Is it Progressive or is it Just Good Marketing?

“However radical your message is, the fact that you’re doing it through self expression is feeding the ideology of modern consumer capitalism.”

James Charles, Covergirls first male ambassador. Oct. 11th, 2016

Emerging marginalized identities appearing in mainstream advertising is not a reflection of progression, but an illusion, constructed to sell product to a larger audience, and appear relevant to social causes while still maintaining and exerting power through capitalistic and inherently exploitative means. This is especially true in that these fleeting breakthroughs, are by and for individuals, who will not see the benefits of their labor being put into their own communities. This is a system of control, and a retrograde way of creating representation.

“I started my instagram one year ago to inspire others and as an artistic outlet to challenge myself creatively. I truly hope that this shows that anyone and everyone can do anything if you work hard.” ^This statement implies that hard work gets people into positions of power, and not inheritance, beauty, gender, class or race privilege. James is also cisgender and fits into traditional beauty standards. (Would we see a black trans woman covergirl on this same platform? Or someone with a different body shape? And without it being fetishized /tokenized?) Again, I am not discounting James’s own talent and work , and I think that it is a common narrative to think that hard work gets people where they are. Poor people, disabled people, and others work hard, but do not succeed because they are not meant to succeed in our current economic system. Sometimes people do, its true, but not without strings attached. We should not set our goals on acceptance from exclusive industries but work to create new, alternative and more inclusive systems of representation.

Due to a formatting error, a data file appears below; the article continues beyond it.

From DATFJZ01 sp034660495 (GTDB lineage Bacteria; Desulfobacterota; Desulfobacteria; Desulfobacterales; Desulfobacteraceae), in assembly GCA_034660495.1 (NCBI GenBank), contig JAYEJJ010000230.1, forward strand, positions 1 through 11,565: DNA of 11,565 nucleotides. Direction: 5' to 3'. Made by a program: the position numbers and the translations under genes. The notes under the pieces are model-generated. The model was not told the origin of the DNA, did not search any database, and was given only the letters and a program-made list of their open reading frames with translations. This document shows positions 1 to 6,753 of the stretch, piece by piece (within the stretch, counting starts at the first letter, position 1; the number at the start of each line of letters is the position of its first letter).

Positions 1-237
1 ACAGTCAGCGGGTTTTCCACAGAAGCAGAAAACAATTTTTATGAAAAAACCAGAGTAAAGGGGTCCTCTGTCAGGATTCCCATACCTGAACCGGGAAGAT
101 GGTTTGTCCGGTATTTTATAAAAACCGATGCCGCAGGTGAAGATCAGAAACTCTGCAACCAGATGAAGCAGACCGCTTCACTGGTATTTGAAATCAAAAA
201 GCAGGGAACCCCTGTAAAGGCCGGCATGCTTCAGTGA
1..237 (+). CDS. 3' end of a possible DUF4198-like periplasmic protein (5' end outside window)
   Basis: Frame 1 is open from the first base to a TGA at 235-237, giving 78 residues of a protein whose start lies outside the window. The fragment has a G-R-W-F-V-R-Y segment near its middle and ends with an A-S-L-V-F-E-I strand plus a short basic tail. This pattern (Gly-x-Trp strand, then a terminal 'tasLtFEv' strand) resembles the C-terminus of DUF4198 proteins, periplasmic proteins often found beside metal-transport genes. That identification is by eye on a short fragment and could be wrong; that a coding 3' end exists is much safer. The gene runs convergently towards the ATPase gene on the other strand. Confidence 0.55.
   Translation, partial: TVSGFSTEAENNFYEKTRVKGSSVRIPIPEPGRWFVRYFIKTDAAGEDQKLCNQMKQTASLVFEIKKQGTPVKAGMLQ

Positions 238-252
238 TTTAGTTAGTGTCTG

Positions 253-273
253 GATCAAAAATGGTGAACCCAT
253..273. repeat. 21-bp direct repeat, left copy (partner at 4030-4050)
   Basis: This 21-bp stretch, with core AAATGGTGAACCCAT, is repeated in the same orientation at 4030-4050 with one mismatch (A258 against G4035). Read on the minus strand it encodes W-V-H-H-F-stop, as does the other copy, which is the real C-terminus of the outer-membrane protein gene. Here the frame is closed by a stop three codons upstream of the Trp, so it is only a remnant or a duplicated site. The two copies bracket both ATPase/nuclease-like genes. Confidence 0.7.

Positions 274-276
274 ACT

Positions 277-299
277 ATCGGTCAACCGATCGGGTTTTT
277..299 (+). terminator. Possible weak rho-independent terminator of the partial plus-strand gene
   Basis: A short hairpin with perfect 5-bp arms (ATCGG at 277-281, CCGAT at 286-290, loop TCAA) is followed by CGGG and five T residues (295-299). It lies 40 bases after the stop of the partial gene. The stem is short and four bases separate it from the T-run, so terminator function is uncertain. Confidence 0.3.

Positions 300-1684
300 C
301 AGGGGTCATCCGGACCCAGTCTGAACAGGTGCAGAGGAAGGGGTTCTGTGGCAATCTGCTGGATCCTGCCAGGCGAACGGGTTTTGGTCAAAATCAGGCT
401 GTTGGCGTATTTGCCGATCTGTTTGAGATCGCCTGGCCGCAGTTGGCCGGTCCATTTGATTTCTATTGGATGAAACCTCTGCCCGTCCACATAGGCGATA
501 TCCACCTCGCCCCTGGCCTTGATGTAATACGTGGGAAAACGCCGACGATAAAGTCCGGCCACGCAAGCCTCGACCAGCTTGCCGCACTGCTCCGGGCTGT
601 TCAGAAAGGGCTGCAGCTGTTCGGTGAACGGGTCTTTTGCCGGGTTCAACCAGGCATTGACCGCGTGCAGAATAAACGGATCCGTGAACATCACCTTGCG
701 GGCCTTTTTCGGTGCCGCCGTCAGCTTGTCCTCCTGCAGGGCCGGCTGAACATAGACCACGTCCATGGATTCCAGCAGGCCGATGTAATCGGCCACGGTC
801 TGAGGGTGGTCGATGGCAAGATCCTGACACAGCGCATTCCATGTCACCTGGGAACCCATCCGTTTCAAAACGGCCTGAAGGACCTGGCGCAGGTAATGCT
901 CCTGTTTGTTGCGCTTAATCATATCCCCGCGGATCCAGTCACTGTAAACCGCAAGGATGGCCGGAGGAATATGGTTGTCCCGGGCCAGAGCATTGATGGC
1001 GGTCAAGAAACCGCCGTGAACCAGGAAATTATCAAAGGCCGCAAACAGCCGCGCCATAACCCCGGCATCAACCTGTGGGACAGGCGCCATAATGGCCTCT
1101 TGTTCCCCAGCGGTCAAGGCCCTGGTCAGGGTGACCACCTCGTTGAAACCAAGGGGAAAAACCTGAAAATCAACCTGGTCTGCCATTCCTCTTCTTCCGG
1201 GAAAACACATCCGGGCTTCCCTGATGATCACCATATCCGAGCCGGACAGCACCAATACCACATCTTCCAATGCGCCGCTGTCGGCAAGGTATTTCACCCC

Getty images diversity training / constructing the illusion of equality.

“We need to change the status quo and better represent everyone equally, moreover our clients are demanding diverse content based on race, gender body type, and ability.”

Translation: We need to “catch up with the times” and start to represent people other than thin, able bodied white people, more importantly, our clients are realizing that they can expand their market by allowing other formerly taboo subjects, to represent their newly accepted selves by having their identities sold to them through the commodification of their political expression. It is these same people (who historically exploit marginalized people- people of color, women, trans, queer, disabled, for labor, identity and ultimately profit) who now want to appear subversive and separate from the very industry they have pioneered.

Covergirl’s parent company, Proctor & Gamble has a revenue of 76 billion dollars. It is currently run by a David S. Taylor , who has an annual salary of 4 million dollars.

“We are in the business of programming peoples lives.” — Josh Harris in the We Live In Public documentary.

Since the beginning, ideas of beauty have been decided for and by men. Diversity is purely symbolic without economic power for marginalized people. The beauty industry, as it exists, is designed for our exploitation.

Founders of Revlon Cosmetics